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Conrad Black was on Thursday night day released on a $20m bail agreement after the former head of the Hollinger media empire pleaded not guilty to multiple fraud charges in a US federal court.
Lord Black and three former associates face 11 counts of fraud relating to the alleged siphoning of funds and excessive corporate perks during their time at the Canadian group, which sold the Telegraph newspaper group last year and still owns the Chicago Sun-Times.
Lord Black, 61, was due to fly back to Canada last night after waiving his right to contest any extradition proceedings from Canada or the UK. US prosecutors had said they would seek his extradition should he fail to appear in court or break any bail conditions.
The peer appeared relaxed in court and talked briefly with reporters in the courtroom, confirming that he had made no attempt to reapply for the Canadian citizenship renounced when he took his seat in the House of Lords.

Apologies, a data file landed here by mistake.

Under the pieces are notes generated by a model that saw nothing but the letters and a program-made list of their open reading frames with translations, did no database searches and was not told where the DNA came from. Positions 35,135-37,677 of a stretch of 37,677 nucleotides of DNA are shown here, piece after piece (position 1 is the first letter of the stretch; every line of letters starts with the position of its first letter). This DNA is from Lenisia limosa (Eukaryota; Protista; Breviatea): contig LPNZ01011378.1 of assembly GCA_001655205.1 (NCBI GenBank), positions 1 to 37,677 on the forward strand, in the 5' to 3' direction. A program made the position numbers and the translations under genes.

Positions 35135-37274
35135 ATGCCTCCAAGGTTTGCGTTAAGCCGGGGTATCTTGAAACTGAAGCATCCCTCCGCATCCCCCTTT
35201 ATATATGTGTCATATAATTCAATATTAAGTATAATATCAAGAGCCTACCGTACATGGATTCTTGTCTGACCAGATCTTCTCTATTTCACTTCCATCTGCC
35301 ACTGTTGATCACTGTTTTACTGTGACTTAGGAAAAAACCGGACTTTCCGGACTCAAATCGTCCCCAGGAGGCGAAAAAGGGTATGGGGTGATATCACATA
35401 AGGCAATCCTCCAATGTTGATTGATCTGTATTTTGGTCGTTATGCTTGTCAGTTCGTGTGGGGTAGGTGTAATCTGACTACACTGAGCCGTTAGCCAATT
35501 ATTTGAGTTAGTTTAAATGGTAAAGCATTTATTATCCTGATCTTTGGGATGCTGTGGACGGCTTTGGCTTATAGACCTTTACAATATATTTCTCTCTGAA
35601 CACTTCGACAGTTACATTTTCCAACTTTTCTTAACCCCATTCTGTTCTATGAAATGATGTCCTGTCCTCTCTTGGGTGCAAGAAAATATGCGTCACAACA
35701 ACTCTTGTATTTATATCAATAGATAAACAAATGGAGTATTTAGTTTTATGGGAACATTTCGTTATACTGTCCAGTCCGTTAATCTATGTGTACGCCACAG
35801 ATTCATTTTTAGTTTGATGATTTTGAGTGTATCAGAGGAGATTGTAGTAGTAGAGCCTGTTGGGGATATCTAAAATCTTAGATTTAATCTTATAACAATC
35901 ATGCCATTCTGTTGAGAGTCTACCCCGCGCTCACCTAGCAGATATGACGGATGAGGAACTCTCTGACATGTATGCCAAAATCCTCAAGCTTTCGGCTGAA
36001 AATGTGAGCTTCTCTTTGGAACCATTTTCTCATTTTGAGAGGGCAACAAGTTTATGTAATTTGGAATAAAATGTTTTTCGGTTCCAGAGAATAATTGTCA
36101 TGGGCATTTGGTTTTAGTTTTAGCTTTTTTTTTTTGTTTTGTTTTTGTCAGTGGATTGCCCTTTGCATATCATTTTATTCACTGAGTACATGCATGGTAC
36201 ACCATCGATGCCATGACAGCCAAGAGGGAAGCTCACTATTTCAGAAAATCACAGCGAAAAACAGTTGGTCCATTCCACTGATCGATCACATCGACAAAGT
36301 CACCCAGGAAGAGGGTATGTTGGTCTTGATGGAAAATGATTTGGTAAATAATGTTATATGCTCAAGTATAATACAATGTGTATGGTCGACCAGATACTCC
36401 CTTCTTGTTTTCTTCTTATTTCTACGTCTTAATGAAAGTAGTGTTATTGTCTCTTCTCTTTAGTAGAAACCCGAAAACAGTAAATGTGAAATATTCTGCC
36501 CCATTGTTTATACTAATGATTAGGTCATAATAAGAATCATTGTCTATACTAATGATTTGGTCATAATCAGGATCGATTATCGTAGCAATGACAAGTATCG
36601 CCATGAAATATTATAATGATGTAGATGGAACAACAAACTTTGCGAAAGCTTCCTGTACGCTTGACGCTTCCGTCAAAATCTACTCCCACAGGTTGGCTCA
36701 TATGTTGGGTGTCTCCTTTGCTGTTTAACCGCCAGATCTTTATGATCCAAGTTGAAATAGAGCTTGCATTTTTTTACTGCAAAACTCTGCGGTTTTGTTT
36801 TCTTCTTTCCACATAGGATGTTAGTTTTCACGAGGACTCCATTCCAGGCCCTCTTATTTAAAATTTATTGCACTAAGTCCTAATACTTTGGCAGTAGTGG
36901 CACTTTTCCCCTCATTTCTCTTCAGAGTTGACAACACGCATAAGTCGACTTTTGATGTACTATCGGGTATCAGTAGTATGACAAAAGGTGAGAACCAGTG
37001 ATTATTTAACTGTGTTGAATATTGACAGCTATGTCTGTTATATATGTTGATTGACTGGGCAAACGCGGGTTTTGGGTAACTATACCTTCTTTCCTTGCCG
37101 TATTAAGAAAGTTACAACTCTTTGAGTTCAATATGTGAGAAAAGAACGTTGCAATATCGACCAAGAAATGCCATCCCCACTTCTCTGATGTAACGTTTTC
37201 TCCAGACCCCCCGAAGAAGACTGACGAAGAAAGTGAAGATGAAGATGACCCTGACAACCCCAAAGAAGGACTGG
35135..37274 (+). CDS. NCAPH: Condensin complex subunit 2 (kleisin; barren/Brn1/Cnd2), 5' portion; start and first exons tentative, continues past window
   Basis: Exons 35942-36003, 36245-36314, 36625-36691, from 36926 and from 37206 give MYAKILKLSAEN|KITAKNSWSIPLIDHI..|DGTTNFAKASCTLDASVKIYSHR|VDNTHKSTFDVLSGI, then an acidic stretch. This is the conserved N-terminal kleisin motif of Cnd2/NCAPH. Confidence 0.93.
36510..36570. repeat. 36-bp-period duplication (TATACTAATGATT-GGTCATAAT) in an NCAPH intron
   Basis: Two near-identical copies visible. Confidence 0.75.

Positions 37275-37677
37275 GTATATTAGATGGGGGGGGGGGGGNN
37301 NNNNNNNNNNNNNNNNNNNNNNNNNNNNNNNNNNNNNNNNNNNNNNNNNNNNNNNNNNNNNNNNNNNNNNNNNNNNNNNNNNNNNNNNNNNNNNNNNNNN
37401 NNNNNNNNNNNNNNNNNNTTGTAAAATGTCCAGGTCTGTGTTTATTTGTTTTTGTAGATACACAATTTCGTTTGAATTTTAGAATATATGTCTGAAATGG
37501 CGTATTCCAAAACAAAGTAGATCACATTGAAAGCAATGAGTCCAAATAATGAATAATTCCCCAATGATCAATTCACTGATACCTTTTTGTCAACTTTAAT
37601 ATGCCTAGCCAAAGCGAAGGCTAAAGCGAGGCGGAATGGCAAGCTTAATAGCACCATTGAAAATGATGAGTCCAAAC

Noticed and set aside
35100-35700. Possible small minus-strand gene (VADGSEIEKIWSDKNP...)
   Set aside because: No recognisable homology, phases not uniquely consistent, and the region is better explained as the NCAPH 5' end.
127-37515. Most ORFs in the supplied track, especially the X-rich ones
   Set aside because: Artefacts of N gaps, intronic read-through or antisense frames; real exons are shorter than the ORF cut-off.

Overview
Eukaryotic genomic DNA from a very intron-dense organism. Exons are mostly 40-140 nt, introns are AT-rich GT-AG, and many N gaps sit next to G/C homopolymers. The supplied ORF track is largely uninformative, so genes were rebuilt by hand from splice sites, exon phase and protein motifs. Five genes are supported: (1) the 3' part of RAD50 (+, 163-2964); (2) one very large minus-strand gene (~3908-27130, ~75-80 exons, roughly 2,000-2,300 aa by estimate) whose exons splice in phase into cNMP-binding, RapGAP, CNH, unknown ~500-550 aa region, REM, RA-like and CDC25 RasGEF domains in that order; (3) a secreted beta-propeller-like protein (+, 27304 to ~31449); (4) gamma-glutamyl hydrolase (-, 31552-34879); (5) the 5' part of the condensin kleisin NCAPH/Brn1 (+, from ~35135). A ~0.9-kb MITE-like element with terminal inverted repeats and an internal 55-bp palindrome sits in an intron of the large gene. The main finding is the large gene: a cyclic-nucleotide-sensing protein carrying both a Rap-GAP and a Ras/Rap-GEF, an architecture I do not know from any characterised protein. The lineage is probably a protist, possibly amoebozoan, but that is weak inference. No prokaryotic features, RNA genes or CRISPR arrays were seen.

The bail conditions require him to surrender a non-working antique gun in his Canadian home. He is due back in court on December 16 and is only allowed to travel between Canada and the US.
Prosecutors are seeking the return of $83.8m, which they allege the quartet sought to defraud from Hollinger in an orchestrated scheme during the company’s sale of hundreds of local newspapers in Canada and the US. Each count carries a maximum sentence of five years, as well as a $250,000 fine.
Lord Black has been pursued by Patrick Fitzgerald, the high-profile US attorney, and was formally charged on November 17 with eight counts of fraud. He had been due to appear in court on November 21 but was given more time to organise his defence counsel.
His defence team is led by Edward Greenspan, his long-time Canadian attorney, supported by Edward Genson, a colourful Chicago lawyer.
Mr Greenspan said after the hearing he was confident Lord Black – who has vehemently contested the charges – would receive a fair trial.
Mark Kipnes, Hollinger’s former general counsel, pleaded not guilty to the charges on Tuesday while another associate, Peter Atkinson, a former executive vice-president, also pleaded not guilty on Thursday.
A fourth defendant, Jack Boultbee, is expected in court next week. David Radler, once Lord Black’s closest confidant, was released in September on bail of $500,000 after pleading guilty to related fraud charges.
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